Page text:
• Compensate for deficiencies: With a balanced, healthy diet, there is rarely a lack of nutrients. However, if a deficiency of B vitamins, magnesium, calcium or potassium is suspected or has been proven, it can be compensated for with nutritional supplements to promote blood circulation. However, it is important to consult with the doctor treating you.
  • Pay attention to the amount of drinking: A sufficient hydration is essential so that the blood is diluted as well as possible. It should be at least two liters a day, more on hot days and during sporting activities. Water, herbal tea and highly diluted juice spritzers are particularly suitable. Soft drinks should be avoided due to the high sugar content.
  • Reduce obesity: Obesity is a major risk factor for circulatory disorders. It is often associated with high blood pressure, diabetes mellitus and high blood lipids. All of these factors favor arteriosclerosis and thus disturbances in the blood circulation. Therefore, it is advisable to reduce the excess weight through a change in diet and more exercise.
  • Exercise: If you sit a lot and move little, you are more prone to circulatory disorders. On the other hand, if the muscles are challenged, the blood circulation in the muscle itself and in the surrounding tissue increases. That's why it's important to get more exercise. It should be decided in consultation with the doctor which sports are suitable and possible. This is especially true for people who have not exercised for a long time or who already suffer from circulatory disorders.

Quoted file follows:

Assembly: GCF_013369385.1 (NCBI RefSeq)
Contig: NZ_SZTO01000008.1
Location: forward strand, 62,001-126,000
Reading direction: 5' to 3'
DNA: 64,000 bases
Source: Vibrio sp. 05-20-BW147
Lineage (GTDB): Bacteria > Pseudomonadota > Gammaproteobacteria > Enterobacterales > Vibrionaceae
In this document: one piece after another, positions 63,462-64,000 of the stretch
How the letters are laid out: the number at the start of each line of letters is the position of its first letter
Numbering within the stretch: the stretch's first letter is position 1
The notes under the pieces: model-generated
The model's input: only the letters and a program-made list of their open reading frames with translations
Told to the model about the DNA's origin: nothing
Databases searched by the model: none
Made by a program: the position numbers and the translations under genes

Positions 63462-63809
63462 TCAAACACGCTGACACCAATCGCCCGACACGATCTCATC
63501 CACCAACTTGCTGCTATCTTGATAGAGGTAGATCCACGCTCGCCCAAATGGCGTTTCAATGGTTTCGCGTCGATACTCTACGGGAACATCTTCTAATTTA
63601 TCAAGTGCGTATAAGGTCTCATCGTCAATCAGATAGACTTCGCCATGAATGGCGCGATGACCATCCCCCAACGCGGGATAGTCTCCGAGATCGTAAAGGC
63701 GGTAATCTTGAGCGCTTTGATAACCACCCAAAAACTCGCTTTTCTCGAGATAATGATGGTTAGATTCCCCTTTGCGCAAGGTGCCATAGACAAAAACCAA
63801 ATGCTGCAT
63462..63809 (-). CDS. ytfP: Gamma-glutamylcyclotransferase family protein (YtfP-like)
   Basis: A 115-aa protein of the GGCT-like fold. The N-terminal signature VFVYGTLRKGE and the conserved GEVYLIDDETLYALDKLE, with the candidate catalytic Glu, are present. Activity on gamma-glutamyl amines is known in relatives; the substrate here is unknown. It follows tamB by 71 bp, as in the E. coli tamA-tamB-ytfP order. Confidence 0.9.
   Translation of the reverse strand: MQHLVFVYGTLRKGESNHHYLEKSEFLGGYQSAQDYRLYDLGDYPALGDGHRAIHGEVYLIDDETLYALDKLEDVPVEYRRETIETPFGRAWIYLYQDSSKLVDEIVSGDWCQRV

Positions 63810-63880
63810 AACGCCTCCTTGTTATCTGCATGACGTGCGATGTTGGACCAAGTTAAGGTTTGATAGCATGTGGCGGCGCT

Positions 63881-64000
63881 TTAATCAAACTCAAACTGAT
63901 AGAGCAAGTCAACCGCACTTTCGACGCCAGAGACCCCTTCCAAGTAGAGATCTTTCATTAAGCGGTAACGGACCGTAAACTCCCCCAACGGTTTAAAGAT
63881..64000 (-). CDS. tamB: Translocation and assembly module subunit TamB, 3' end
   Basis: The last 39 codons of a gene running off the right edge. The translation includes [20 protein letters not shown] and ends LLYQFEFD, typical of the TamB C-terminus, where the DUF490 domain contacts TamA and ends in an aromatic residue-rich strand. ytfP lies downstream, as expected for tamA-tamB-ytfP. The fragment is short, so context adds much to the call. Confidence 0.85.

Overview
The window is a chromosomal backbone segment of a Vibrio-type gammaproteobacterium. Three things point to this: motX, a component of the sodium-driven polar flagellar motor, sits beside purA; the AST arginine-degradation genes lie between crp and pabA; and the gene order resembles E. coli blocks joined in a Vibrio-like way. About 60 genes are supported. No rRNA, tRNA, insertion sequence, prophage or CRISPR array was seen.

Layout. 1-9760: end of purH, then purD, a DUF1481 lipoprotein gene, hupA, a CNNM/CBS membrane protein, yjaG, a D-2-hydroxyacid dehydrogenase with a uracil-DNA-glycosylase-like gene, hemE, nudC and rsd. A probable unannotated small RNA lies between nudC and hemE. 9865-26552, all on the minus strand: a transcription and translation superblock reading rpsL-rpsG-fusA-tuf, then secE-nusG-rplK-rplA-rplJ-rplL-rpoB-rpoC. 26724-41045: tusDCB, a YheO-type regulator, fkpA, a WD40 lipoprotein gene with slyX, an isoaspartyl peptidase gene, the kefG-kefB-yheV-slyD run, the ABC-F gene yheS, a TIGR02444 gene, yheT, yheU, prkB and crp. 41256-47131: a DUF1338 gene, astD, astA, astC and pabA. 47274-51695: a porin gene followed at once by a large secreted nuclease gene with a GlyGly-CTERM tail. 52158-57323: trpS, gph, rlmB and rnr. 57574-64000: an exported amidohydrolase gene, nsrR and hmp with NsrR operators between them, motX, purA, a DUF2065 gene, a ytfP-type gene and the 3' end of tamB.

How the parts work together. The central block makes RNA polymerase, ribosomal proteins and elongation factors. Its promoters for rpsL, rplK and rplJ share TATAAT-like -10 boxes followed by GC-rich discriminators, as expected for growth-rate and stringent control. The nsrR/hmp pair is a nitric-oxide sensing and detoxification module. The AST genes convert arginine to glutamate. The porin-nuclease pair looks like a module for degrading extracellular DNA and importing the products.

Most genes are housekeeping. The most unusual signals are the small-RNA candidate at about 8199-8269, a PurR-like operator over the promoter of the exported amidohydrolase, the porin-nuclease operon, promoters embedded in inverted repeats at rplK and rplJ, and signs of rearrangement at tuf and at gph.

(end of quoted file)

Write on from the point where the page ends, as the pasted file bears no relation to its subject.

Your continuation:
• Moving everyday life: It doesn't always have to be intensive training. Even more exercise in everyday life brings a lot. This includes, for example, regular walks or short relaxation exercises in between.
  • Walking training: Regular walks are particularly important for people with poor circulation. If you feel pain in your legs while walking, you can do special walking training. You walk at a brisk pace until the pain begins and then take a break for about a minute. Afterwards you continue to run quickly and a little shorter distance than before. Ideally, you should take your next break just before the pain begins. This is the best way to train for half an hour to an hour every day. This walking training is particularly useful in the second stage of PAD. From the third stage, it should no longer be carried out. Now rest is indicated.
  • Special gymnastic exercises: With certain exercises you can support the body in making diversions around narrowed blood vessels. These include, for example, punching and walking exercises. A little discipline is needed here: Training should be carried out three times a day for 20 to 30 minutes. Doctors and physiotherapists can give precise instructions.
  • Treatment of underlying diseases: Those suffering from high blood pressure, diabetes mellitus, gout or high cholesterol should do something about these problems early and regularly. The better these basic diseases are set, the lower the risk to the blood vessels. Therefore, you should take regular preventive and control examinations at the doctor and take medication strictly according to the regulations.